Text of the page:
- Erik Pauze is the head gardener at Rockefeller Center and chooses the Christmas tree every year.
- He maintains the gardens on a daily basis and is always on the lookout for the perfect tree when he travels.
- Once it’s chosen, he takes care of it until it’s time to transport it to New York and decorate it.
As I said, this essay is based on a conversation with Erik Pauze, the head gardener at Rockefeller Center in New York City. The following has been edited for length and clarity.
I’ve worked at Rockefeller Center for more than 30 years. My team of six and I take care of the beautiful gardens that you see and visit around the property. We look after the more than 20 roof gardens and terraces as well as most of the lobbies.
I have another big responsibility: I choose the perfect tree for Christmas every year.
I look at dozens of trees throughout the year. Some are submitted online by potential donors, others I toast on my own travels. I always take the long way home from anywhere and look out for a Norway spruce – the most common tree species we choose. I already have some trees in mind that could be selected for next year or even the year after.
I understand the enormous responsibility. The arrival of the Rockefeller Christmas tree officially heralds the holiday season in New York City.
There is one important trait I look for when looking for the perfect tree: a tree that you want in your living room, but on a much larger scale
It has to have that beautiful, perfect shape, and most importantly, it has to look good for the kids turning the corner at 30 Rock. The tree must immediately put a big smile on their faces.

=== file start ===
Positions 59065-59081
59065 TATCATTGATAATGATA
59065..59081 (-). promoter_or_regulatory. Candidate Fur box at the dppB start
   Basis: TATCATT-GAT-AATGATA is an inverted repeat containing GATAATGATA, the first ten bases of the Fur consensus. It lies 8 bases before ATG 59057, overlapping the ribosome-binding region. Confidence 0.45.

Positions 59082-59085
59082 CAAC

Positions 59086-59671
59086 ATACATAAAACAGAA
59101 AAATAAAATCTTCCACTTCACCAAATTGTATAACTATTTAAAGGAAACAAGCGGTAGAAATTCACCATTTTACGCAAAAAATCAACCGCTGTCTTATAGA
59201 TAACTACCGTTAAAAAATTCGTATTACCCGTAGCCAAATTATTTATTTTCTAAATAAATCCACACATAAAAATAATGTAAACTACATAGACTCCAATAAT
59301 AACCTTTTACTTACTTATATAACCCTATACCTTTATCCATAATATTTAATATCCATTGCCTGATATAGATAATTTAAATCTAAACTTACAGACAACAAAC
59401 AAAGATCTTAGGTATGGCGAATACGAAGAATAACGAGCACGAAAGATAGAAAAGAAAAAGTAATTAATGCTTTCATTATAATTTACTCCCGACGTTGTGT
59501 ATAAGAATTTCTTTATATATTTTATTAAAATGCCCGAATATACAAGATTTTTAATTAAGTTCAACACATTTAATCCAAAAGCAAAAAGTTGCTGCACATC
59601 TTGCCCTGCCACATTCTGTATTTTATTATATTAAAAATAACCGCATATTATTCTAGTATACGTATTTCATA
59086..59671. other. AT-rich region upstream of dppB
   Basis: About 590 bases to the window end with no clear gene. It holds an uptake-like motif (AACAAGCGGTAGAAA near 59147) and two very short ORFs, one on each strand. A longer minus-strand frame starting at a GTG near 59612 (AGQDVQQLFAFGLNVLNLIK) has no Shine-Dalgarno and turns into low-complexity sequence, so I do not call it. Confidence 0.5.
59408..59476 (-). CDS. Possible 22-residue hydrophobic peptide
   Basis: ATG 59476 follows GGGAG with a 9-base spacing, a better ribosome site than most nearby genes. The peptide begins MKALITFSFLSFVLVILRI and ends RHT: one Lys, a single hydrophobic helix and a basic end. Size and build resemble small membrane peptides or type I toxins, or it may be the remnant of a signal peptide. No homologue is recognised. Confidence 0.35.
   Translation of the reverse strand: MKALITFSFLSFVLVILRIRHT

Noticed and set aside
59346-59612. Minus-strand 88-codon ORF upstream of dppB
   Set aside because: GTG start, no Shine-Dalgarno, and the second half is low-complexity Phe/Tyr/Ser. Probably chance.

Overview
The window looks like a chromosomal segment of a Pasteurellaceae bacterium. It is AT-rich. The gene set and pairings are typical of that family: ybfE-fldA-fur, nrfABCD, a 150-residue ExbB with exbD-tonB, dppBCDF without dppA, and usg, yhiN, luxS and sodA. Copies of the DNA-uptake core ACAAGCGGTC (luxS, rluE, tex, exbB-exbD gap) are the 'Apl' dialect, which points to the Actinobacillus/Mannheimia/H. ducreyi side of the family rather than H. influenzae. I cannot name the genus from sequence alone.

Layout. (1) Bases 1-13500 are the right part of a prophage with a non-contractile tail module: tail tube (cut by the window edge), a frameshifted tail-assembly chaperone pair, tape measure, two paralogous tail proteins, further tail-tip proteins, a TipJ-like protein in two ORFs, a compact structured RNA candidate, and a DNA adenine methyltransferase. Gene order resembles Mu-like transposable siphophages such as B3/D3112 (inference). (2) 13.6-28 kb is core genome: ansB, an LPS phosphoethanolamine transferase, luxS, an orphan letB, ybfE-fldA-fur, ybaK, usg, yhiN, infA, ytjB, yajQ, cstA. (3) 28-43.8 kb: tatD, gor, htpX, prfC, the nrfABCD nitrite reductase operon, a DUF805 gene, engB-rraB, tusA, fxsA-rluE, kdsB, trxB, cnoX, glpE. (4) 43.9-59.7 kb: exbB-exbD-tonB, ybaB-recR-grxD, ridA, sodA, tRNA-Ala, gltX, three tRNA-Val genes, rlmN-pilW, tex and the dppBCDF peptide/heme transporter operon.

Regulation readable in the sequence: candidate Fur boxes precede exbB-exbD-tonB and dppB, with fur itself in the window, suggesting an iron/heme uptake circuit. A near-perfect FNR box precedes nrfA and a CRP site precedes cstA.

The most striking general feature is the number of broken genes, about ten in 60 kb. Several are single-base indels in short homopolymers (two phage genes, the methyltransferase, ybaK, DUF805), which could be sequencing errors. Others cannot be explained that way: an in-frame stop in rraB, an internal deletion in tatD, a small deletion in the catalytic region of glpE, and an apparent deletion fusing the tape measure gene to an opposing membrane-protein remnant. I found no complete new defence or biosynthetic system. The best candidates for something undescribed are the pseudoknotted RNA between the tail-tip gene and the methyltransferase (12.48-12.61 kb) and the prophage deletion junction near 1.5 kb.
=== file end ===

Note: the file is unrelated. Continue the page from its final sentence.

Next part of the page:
Once I find the tree, I visit it several times, no matter where it is, to water it, feed it, and measure it. Moving the tree is in and of itself a process that can take months to plan and execute — from wrapping each branch so it doesn’t bend or break, to compressing it down width so it’s suitable for travel. This preparation process alone takes seven to ten days.
Depending on where the tree is located, a temporary access road for the crane may be required and electrical wiring may need to be relocated temporarily. After the tree is felled, it is craned onto a flatbed truck and begins its journey to Rockefeller Center. The route of the tree is public so people can follow it.
This year’s tree is a Norway spruce that is 82 feet high, 50 feet in diameter and weighs about 14 tons
The 2022 Rockefeller Center Christmas tree was donated from their estate by the Lebowitz family of Glens Falls, New York. When it arrived in New York on November 12th, a team of 30 to 35 people and I set about decorating it so that it would be ready for the November 30th tree lighting ceremony.
From the moment we chop down the tree in town, to the moment it arrives at Rockefeller Center and it’s finally lit, the joy it brings to those who see it, the smiles it puts on children’s faces – those are the moments I love most about work.
I don’t like anything about my job. I have the best job out there.